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The Conservative Intellectual Movement in America Since 1945

4.17  ·  Rating Details ·  161 Ratings  ·  20 Reviews
            First published in 1976, and revised in 1996, George H. Nash’s celebrated history of the postwar conservative intellectual movement has become the unquestioned standard in the field. This new edition, published in commemoration of the volume’s thirtieth anniversary, includes a new preface by Nash and will continue to instruct anyone interested in how today’s co ...more
Paperback, 490 pages
Published October 31st 2006 by Intercollegiate Studies Institute (first published May 1st 1979)
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Joseph Stieb
May 10, 2015 Joseph Stieb rated it really liked it
First, let me say that Nash does a great job recounting the development of this movement. He shows how and why 3 strains of conservatism (traditionalists/values folks, libertarians, and ex-Leftists). He lays out their views in just the right amount of detail and shows the great variety of conservative thought in this period. Any 20th century American political historian should check out this book.

I came into this book hoping to find some interesting perspectives and possible challenges to my own
Decent but frustratingly inadequate. Nash is honest, but he fails at a deeper task of the intellectual historian: to ask questions the intellectuals can't (or don't) ask of themselves. Intellectually speaking, this is a chronicle, not a history.

Nash generally takes at face value the highly contested concepts deployed by the New Right -- "individualism," "limited government," "tradition," etc. -- rather than inquire about their content. He does note that postwar American conservatism actually com
Phillip W.
Apr 08, 2014 Phillip W. rated it it was amazing  ·  review of another edition
An excellent history and chronicle of the conservative intellectual movement. It is encyclopedic in its scope and is a handbook of the ideas and leaders of the movement.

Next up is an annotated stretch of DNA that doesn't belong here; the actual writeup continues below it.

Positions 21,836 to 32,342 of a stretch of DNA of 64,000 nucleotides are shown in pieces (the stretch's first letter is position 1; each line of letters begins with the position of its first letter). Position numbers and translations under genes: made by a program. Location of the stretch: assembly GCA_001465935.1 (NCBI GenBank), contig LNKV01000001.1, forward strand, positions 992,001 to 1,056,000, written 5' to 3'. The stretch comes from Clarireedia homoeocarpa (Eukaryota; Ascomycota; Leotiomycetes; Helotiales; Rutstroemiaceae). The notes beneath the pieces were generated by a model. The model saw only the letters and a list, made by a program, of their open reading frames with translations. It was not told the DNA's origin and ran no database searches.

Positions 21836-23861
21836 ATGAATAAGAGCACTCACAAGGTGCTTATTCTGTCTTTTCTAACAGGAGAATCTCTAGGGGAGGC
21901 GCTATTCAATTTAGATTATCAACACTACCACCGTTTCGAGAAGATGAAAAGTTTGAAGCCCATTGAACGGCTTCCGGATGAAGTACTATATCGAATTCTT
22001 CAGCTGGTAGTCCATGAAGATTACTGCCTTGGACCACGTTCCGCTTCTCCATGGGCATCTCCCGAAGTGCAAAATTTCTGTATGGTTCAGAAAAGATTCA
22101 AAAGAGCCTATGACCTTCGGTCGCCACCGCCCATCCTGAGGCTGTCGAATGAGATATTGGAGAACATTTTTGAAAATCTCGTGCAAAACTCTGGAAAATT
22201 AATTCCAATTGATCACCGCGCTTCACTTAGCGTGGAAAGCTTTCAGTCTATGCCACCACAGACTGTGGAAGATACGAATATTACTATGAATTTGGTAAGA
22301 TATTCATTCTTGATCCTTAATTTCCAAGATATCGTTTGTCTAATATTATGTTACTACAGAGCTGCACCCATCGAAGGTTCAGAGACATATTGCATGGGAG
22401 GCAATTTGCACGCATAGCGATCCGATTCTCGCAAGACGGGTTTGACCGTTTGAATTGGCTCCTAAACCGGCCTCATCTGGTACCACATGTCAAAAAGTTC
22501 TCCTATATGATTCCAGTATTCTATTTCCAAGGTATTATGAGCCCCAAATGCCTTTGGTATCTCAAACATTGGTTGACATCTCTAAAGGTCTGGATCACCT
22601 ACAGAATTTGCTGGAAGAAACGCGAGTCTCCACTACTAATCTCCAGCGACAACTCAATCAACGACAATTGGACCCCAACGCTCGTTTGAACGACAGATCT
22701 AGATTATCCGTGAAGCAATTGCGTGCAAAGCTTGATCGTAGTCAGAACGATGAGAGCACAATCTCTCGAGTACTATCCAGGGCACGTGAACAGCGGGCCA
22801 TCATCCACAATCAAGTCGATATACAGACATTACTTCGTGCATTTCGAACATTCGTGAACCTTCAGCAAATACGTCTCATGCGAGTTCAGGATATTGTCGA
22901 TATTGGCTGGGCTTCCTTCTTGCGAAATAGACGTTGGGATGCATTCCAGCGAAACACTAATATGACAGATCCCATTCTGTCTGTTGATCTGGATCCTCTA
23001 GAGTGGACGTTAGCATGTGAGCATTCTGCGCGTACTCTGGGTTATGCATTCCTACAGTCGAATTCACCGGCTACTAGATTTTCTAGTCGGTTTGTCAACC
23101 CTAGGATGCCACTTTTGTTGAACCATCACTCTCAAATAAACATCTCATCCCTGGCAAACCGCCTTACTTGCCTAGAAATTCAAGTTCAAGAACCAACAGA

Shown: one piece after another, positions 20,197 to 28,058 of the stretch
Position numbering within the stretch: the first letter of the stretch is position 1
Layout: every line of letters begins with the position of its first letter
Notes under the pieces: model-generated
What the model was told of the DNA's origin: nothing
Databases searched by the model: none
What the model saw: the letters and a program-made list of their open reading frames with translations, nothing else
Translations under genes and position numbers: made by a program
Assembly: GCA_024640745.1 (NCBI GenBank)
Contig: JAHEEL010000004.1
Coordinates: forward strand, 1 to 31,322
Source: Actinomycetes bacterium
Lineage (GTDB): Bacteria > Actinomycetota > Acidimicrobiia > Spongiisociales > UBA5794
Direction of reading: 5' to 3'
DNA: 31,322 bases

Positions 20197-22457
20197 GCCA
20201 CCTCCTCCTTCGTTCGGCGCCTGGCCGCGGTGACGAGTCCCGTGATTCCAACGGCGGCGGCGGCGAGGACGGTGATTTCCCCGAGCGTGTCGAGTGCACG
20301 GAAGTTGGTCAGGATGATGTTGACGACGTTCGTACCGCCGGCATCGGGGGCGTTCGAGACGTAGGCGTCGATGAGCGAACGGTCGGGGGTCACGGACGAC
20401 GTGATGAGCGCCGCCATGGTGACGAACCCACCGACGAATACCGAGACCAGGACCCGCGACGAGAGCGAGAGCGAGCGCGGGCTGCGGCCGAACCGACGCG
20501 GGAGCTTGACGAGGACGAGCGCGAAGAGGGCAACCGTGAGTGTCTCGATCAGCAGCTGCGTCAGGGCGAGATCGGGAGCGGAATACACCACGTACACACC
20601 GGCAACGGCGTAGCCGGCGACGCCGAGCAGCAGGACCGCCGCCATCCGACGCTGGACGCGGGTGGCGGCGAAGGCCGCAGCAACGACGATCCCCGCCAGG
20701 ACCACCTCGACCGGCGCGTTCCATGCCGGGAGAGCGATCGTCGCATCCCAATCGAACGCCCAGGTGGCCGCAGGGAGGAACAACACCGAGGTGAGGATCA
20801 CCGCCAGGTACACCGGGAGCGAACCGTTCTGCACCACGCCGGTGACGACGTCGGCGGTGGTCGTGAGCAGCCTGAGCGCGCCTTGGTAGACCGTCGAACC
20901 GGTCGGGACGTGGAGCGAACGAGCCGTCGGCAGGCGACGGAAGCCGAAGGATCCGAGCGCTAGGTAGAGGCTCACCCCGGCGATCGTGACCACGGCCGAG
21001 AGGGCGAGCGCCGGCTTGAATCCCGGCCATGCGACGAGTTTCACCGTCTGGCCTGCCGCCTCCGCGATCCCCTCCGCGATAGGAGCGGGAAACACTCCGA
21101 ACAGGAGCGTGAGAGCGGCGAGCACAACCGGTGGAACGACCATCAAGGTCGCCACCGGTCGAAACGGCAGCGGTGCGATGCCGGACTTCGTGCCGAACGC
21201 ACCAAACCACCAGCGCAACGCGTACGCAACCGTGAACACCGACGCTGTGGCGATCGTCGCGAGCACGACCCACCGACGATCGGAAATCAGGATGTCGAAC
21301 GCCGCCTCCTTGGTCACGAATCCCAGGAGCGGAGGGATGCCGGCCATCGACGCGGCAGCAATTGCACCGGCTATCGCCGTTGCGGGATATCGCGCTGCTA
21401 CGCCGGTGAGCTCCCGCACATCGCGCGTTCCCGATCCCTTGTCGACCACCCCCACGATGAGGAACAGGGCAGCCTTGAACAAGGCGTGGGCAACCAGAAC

The most provocative aspect of the book is at it recounts the history, tension, and rifts of the conservative intellectual movement it shows how the vibrant competition of ideas led to a broadside critique of liberalism. While liberalism remains ascendant as a practical, social convention, it has been intellectually bankrupt for
Matthew Linton
A classic for a reason. Even though Nash is a conservative, his portraits of conservative luminaries like Russell Kirk and William F. Buckley show warts and all (particularly their abhorrent views on race and the civil rights movement).
Douglas Baskett
Jun 04, 2016 Douglas Baskett rated it really liked it
This book is best for describing the foundation of conservative thought in America, including its earliest origins but also the variations and disagreements among now-canonical texts and revered figures.

Now for my editorial: This book helps to demonstrate that today's conservatives, with their references to these figures (such as Hayek or his book The Road to Serfdom) in public speeches, call on the authority of these figures but may not know what they're talking about. It also demonstrates tha
Geoffrey Rose
Dec 18, 2011 Geoffrey Rose rated it liked it
Provides a solid background on the three strains of Conservative thought since 1945 (libertarianism, traditionalism and anti-Communism) and provides a narrative history of the development of the "movement."